Wednesday, February 16, 2011

We Don't Need a New Dilworth

A brisk leisurely stroll through Center City down an eerily quiet West Market Street on a Saturday night past our empty, and often reviled, Dilworth Plaza got me thinking: Is it that bad?

In the summer, Dilworth Plaza offers a sunken oasis from the traffic surrounding City Hall. Its graceful arches and stepped fountains interact with the three dimensionality of the space.

With some federal dollars burning a hole in the city's pocket, critics and architects have swiftly praised a handful of shortsighted designs without closely looking at the resource we already have.

What is wrong with Dilworth Plaza? In a word: Nothing. At least nothing in regard to the design of the space. Which, if we should be replacing it, should be our foremost concern. After all, if the problem with Dilworth Plaza were its element, and not its architecture, shouldn't we be addressing that first?

But Dilworth Plaza is well designed. It compliments its surrounding property in both its form and materials. It's recessed seating area offers a quiet oasis to lunch away from the noisy traffic around City Hall, and offers a three dimensional space that allows for its dramatic fountains and unique views of the skyscrapers bordering the plaza.

Dilworth Plaza's problem lies not just in its element, but in the fact that the city has given up on it. And given the condition of the area after its construction, the plaza was never really given a chance to be much more than an entrance to a transit hub. But that doesn't mean it was a bad design. In fact, it's a great design.

An early rendering of the existing Dilworth Plaza. Renderings are marketing tools, showing us the best of any design, good or bad.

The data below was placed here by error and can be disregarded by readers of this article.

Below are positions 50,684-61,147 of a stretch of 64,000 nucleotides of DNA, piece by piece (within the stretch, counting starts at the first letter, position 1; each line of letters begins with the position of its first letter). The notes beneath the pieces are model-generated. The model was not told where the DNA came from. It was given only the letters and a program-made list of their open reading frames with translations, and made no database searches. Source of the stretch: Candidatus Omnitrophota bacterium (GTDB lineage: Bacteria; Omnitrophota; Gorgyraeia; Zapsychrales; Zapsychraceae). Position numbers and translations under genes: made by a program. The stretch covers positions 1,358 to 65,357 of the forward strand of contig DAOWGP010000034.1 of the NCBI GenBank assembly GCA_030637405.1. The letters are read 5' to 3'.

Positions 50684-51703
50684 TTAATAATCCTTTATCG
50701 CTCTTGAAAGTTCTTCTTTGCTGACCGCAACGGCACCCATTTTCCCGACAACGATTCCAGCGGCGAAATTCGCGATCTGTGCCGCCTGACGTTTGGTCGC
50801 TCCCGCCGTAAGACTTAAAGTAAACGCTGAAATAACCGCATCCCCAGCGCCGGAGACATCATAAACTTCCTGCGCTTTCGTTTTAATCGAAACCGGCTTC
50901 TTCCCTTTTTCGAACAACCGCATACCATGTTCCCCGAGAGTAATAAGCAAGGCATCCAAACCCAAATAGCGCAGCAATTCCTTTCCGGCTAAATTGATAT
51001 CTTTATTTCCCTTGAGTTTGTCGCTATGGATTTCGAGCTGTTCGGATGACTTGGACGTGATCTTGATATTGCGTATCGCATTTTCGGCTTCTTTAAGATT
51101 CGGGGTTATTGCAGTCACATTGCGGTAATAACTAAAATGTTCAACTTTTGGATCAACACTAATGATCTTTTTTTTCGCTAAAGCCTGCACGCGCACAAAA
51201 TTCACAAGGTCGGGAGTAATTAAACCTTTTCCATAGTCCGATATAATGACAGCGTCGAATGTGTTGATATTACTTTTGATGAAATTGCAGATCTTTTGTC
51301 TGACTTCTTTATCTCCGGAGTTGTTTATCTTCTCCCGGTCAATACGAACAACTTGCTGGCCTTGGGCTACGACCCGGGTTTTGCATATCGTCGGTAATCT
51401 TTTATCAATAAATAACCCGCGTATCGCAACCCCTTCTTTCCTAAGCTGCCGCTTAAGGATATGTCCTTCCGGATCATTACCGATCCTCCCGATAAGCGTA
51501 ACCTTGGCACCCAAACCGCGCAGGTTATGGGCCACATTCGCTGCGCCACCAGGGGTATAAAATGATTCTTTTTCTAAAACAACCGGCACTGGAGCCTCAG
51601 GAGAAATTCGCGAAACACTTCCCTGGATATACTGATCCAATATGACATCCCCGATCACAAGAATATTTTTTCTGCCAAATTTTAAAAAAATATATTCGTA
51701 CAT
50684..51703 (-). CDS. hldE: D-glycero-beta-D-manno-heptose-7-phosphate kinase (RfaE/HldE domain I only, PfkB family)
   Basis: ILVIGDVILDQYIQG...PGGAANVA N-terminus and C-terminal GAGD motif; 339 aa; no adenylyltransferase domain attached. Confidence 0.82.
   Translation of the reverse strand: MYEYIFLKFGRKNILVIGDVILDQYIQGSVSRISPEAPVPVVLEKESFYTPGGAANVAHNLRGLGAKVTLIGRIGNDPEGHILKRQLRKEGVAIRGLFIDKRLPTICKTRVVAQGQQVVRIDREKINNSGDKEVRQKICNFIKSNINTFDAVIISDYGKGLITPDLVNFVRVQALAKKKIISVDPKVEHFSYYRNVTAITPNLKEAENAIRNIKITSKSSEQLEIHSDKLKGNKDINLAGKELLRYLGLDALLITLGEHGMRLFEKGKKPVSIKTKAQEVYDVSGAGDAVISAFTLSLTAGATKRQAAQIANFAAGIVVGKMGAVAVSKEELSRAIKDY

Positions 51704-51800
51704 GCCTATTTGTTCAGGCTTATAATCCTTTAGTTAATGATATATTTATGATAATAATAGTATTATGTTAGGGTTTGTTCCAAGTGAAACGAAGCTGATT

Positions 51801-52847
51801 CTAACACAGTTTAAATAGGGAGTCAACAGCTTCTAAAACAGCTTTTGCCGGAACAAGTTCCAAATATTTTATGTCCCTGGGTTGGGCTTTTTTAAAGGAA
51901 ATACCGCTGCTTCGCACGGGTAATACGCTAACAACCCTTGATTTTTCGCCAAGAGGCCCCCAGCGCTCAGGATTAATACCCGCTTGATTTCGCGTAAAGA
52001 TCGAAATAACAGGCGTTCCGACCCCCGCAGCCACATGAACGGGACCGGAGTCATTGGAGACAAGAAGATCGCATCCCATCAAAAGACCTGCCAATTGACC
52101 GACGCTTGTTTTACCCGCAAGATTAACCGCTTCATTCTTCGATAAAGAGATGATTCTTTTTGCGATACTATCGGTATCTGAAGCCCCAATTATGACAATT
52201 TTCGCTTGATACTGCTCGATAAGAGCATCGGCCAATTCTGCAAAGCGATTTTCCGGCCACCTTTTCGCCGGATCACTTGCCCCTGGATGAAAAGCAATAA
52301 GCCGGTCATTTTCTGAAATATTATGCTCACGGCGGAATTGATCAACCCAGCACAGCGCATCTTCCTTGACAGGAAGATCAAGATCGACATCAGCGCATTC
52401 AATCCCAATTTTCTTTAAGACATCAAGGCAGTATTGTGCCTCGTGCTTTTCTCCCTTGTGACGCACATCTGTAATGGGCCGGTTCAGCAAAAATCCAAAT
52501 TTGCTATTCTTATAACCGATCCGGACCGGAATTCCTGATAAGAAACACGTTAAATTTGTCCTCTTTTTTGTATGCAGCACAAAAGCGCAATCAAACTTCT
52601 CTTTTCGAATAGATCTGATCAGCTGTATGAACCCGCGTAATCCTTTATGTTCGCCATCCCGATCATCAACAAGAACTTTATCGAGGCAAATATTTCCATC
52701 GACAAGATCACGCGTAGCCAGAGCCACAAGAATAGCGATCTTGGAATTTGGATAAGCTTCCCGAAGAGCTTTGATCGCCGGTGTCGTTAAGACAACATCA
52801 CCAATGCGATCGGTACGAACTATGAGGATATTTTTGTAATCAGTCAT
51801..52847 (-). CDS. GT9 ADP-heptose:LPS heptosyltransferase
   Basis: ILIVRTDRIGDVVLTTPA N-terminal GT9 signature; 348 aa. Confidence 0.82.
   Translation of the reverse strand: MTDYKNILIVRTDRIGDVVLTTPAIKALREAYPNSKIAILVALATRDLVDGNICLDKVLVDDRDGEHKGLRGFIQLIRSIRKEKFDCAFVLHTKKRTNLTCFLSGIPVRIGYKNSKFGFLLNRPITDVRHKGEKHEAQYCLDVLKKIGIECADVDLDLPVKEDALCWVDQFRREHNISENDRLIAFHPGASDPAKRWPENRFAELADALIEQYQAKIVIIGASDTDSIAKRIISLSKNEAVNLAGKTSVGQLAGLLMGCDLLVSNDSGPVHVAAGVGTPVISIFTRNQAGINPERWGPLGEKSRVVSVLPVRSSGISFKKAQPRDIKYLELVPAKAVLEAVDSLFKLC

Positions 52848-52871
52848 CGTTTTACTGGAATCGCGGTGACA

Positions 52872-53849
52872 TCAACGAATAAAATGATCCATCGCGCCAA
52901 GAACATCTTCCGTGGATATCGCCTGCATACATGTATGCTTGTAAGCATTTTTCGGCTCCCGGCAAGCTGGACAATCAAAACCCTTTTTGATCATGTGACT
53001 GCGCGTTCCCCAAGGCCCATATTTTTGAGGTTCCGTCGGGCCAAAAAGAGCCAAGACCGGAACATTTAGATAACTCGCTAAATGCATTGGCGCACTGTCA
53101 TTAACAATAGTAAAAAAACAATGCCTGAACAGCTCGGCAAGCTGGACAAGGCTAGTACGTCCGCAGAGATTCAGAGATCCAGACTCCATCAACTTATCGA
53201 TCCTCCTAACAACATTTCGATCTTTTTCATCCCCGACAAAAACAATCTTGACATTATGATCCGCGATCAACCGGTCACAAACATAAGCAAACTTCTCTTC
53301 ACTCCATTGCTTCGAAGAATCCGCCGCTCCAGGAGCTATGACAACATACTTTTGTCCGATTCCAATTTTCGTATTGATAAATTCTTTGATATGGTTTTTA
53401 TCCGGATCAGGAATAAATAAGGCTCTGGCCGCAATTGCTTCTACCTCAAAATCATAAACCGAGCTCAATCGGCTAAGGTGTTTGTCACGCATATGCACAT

Like Rockefeller Plaza, the sunken garden with its graceful arches could be home to so much more.

Renderings are exciting, and most of all they offer us a clean slate. But look at the new design proposed for Dilworth Plaza, and ignore all the people. It's a one dimensional concrete patio. The design leaves no way for sculptural additions, landscaping, or even people to interact with the space.

It's flat, in every sense of the word.

The proposed reconstruction of Dilworth Plaza. Remove the life from the picture and you have a very flat, concrete plaza, a space stripped of architecture. It offers us a chance to start over, but little else.

It offers us nothing more than a very expensive fresh start, and its success lies in the assumption that people will flock to it simply because it's new. In fact, this new space offers nothing that Dilworth can't currently support, and support in a far superior fashion.

While the proposal's ice skating rink offers the plaza as a destination attraction, it provides no architectural space for the resources needed to maintain an ice skating rink. Where are the rental facilities? Where is the cashier?

No provisions have been made to address the plaza's golden egg. Will we have to construct make-shift kiosks in the winter? Why bother? Dilworth Plaza was designed to grow and accommodate multiple uses.